A sieve, or, can do the job just as well though even if they may require a bit more patience on your part. And bonus! a sieve just may, too. Kitchen Mysteries is a weekly exploration of oddities surrounding cooking and food. They could be recipes that fail when they shouldn t, conflicting advice from different sources, or just plain weirdness. If it happens in a kitchen, and you re not sure why, send a tweet to The Food Geek to find out what s happening. Mary passes along a question for, Hi, Mollie and Mary, Two major things happen when you re sifting flour. Well, two major things are supposed to happen, but only one really does. The first thing is that all of the flour gets spaced out and away from each other, so it takes up a lot more volume than it used to. That definitely happens with sifting. The second thing, which is supposed to happen but doesn t really, is that the other powdered ingredients (baking soda, baking powder, different kinds of flour, or what have you) get mixed up and evenly distributed within each other. So: gluten formation. This is not the first time that regular readers will have noticed me writing about gluten, because it is vital to most baked goods. Gluten is the web of molecules that form when glutenin and gliadin, proteins found in wheat flour, mix with water. They lend structure to all manner of doughs, sauces, and similarly thickened materials. With cake, you want enough gluten to provide structure so that the cake rises, but not enough structure to impede chewing at all. if you can spread the flour out before you mix it into the water and fat, you let the fat get in-between a lot of the flour before the water mixes with it.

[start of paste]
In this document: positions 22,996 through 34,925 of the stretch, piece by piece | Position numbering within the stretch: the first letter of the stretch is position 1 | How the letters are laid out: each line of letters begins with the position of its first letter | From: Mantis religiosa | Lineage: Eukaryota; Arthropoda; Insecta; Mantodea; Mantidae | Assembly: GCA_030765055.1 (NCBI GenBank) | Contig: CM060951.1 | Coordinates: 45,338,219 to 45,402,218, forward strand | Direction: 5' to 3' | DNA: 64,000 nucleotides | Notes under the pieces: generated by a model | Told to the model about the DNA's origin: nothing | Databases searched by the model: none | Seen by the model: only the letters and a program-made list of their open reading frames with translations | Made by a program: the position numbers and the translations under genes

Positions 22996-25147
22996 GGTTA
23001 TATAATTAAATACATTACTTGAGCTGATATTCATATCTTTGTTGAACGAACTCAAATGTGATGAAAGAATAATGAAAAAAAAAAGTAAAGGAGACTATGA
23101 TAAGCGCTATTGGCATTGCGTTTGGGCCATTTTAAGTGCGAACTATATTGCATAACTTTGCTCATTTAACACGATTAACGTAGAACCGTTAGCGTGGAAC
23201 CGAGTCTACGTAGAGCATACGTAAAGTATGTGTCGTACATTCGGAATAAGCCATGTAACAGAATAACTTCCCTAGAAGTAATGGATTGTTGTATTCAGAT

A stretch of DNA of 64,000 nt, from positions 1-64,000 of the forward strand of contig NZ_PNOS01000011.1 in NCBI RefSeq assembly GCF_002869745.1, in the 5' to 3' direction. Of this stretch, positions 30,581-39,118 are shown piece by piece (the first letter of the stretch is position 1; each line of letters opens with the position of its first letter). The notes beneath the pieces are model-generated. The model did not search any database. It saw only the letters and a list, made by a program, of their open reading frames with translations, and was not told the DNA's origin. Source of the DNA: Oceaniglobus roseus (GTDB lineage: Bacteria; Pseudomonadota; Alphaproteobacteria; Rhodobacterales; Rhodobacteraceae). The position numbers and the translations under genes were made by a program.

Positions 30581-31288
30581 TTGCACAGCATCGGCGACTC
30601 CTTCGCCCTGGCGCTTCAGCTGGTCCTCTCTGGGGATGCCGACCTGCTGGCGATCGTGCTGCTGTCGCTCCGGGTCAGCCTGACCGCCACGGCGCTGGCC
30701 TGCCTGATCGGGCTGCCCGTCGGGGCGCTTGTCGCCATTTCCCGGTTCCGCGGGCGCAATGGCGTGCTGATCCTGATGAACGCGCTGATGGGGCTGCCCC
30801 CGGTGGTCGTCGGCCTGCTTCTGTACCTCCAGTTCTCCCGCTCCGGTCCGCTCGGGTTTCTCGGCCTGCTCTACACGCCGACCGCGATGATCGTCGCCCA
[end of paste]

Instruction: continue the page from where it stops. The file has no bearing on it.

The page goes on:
The more fat that coats the flour the less water can get in (after all, oil and water don t mix, and that goes for other fats just as well), and the less water that meets the flour, the less gluten you have. A sifter spreads out flour admirably. If you put flour through a sifter, you can virtually see in-between every particle of flour as it falls out of the sifter. It s fantastic. What the sifter doesn t do well is mix ingredients. You want to mix the dry ingredients well because the the dry ingredients will generally be structural, provide flavor, or provide lift. If you have clumps of undistributed flavor or leavener hidden in caches around your cake, then someone will have an unhappy surprise when they bite into it. With a sifter, you have a mechanism on one end that spreads out the powder as it drops it. When you add ingredients, you tend to do a scoop here and a scoop there, so having something at one end spreading out nearby powders will only mix ingredients that are already pretty well blended. A better method for incorporating dry ingredients that does pretty well with the aeration of the powder is to mix it with a whisk or, if you re particularly ambitious, a food processor. Particles spread out, different powders mix together, and you get a nice cake without fussing with a big piece of equipment like the sifter. Give it a try if you generally sift, I think you ll be pleased.